• Intro/Overview
  • Decode Mode Support
  • Notes on RGB Color Space
  • Format Support
  • Notes on Scaler Support
  • Input Latency Testing
  • Notes on “Bitrate” support
  • Testing Methodology
  • Limitations & Future Improvement
  • How to submit capture cards for testing


IN THIS RESOURCE: I will provide extensive documentation about the connection types, supported decode modes, supported resolutions, frame rates, passthrough, and input latency (to preview) of every capture card I have access to.

This will be an evolving project - I will be testing every capture card I can get my hands on moving forward and updating this guide along the way, potentially for years to come. I only have access to so many capture cards at this exact moment, but I’m constantly reviewing more, and am trying to test as many as possible. Have a capture card you want me to test? Check out the last section in this guide.

I have posted a breakdown/walkthrough of this Resource to my YouTube channel - this explains each of the charts, some of my reasoning and thinking process, etc. Keep in mind that this is simply a snapshot of things at the time of posting, whereas this Resource page will remain updated.

[For those interested in the raw data (which will be updated sooner than this Resource) you can view my Google Sheets workbook (multiple sheets) here.]


Decode Mode Support

Some buyers are looking for capture cards that provide specific decode modes to the user. These are color compression formats (not to be confused with data compression) that affect the bandwidth required by the video feed through the device, as well as the total image quality.
Common decode modes include:
  • YUY2 - 4:2:2 color space, uncompressed data stream
    • This is the most common, and generally the target you want to aim for
    • Requires more bandwidth over USB/PCIe bus, but has minimal system resource load and latency
  • MJPEG - Compressed data stream, can be 4:2:0, 4:4:4, or 4:2:2
    • Literally “Motion JPEG” - it’s JPEG (like the photos) image compression
    • Lower bandwidth over USB/PCIe bus, but requires your CPU to decode the stream before re-encoding on your OBS canvas. Increases system resource load and latency.
    • Usually through UVC protocols, MJPEG is 4:2:2
  • YV12/NV12 - 4:2:0 color space, uncompressed data stream
    • Elgato’s preferred decode mode
    • Requires less bandwidth over USB/PCIe bus than YUY2 (more than MJPEG), should have less system resource impact as well - unless OBS is set to RGB mode or something (in advanced settings)
  • RGB (XRGB) - 4:4:4 completely uncompressed color and data stream
    • Much less common
    • Best possible quality image, improves scaling and final encode quality
    • Uses much more bandwidth than any other mode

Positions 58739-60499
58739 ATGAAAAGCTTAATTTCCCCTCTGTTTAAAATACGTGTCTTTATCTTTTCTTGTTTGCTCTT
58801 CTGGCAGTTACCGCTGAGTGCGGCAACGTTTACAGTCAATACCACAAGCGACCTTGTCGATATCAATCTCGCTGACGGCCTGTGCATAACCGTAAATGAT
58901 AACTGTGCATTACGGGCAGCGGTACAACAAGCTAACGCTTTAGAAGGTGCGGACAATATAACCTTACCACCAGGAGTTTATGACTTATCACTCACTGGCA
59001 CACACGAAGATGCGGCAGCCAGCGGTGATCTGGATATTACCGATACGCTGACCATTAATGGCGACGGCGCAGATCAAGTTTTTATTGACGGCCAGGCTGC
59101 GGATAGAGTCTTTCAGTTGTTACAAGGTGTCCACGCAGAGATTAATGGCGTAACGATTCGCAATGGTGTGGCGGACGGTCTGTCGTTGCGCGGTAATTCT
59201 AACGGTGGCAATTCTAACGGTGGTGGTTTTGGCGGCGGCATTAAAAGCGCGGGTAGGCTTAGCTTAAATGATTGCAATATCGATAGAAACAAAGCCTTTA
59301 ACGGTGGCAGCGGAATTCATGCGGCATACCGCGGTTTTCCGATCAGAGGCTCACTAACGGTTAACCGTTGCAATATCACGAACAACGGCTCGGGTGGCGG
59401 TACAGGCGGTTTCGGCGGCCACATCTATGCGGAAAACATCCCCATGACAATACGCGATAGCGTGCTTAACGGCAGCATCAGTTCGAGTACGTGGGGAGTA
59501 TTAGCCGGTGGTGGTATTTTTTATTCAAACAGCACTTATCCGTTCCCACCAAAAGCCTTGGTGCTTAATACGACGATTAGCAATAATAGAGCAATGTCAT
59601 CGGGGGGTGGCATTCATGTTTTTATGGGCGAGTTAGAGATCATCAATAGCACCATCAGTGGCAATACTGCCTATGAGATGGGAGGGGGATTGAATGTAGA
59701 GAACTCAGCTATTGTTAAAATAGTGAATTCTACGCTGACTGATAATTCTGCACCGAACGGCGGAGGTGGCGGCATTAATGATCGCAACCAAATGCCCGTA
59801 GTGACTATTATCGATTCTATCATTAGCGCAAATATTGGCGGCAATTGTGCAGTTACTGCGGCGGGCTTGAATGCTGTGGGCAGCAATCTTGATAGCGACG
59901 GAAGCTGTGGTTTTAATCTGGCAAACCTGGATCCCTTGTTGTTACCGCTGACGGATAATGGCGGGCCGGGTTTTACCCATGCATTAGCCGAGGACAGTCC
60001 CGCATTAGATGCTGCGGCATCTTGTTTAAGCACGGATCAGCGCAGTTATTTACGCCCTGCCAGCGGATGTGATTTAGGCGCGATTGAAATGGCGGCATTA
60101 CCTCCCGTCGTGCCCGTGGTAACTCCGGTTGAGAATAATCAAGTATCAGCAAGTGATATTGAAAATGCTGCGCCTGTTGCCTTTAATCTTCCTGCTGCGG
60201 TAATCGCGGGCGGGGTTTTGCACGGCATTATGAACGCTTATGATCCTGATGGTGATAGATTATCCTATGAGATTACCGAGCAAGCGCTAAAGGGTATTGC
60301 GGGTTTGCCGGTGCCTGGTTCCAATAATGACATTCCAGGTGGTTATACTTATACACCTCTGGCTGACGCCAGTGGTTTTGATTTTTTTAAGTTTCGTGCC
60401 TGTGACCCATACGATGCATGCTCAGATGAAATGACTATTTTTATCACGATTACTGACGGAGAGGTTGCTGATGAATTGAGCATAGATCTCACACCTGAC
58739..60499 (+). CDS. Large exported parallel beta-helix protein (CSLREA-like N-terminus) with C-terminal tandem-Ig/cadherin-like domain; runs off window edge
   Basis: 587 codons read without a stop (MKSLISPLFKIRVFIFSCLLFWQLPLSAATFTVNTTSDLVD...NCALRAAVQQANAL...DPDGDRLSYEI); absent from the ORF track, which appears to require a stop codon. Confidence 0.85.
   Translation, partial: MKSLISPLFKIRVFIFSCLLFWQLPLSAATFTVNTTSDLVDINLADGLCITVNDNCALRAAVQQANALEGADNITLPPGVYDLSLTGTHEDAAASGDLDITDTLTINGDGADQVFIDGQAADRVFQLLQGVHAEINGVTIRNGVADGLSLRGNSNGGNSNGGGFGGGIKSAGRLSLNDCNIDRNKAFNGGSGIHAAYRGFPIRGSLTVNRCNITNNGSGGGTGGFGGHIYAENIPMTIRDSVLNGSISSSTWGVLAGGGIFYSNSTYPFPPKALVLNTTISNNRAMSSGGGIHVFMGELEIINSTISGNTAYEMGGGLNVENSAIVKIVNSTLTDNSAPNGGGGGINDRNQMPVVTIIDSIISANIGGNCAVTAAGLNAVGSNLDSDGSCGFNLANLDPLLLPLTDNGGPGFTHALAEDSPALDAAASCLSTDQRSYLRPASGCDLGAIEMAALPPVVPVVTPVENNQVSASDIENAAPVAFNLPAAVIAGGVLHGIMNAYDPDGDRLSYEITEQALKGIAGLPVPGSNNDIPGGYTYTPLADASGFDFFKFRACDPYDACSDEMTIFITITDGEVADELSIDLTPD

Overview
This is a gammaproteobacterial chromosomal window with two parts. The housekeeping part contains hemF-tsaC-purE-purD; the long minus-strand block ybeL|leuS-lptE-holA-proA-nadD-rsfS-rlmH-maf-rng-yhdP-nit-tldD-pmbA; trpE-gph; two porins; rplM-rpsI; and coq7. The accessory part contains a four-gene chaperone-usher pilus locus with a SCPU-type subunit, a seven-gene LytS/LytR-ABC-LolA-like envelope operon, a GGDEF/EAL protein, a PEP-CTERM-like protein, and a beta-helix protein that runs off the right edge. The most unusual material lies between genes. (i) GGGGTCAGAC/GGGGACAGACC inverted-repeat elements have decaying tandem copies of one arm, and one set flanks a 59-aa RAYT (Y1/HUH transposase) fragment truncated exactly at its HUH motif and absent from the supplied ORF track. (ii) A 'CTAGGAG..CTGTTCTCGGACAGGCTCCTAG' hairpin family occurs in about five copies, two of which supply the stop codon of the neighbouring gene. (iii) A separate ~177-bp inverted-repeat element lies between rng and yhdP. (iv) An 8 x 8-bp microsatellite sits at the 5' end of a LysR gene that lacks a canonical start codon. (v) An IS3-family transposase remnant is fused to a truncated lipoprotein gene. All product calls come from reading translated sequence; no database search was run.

[link to high res copy]

Here are the supported (and functional) decode modes exposed to OBS Studio from the capture cards I have tested. Do note that the native applications respective to specific capture cards may only allow or utilize one of these modes.

The “UYVY” mode is essentially the exact same as YUY2. It’s 4:2:2 and etc.
“P010” is a compressed color mode for HDR encoding from HDR-compatible capture cards (namely from AVerMedia).
Any capture card (such as the original Elgato Game Capture HD) that shows a “h264” decode mode is likely exposing the on-board encoder’s feed from the card and is going to take even more work from your CPU to decode prior to encoding, cause even more latency, etc. It is not recommended to use these modes. (And no, this will not allow you encode your OBS stream using the capture card’s encoder. There’s a specific plugin for this integrated for only the original AVerMedia Live Gamer HD, but does not apply to anything else.)

(Information on YUV/etc. color spaces: 1, 2, 3)

Notes on RGB Color Space
Also I wanted to point out that current drivers for Elgato capture cards may show XRGB/RGB modes in OBS Studio - however these are not real. They’re emulated (or simulated?) from the 4:2:0 color space that those devices primarily operate in. Using them may result in a solid color screen, washed out view, or just add more resource load to your system as the driver is taking the 4:2:0 color feed and converting it to the emulated RGB mode and then OBS has to convert it back to NV12 for your stream. Elgato does not recommend using these modes and neither do I.

Full 4:4:4 RGB support in general is pretty rare to encounter on capture cards in general - both due to cost and to bandwidth requirements. Typically this is reserved for the very expensive and high end cards from the likes of Magewell, BlackMagic Design, and AJA. However, the AVerMedia Live Gamer 4K offers RGB decode modes throughout, and the Live Gamer Ultra offers it for 1080p60 as well!

While OBS typically operates in the 4:2:0 color space (and that’s all that Nvidia’s NVENC is capable of with the new shared texture implementation as of OBS v23) for streaming purposes - though you can set it to 4:4:4 RGB for recording modes - having a 4:4:4 RGB uncompressed signal still gives you the best results as a source, as you have more information to work with when downscaling, downsampling, and compressing. Garbage in, garbage out!

Format Support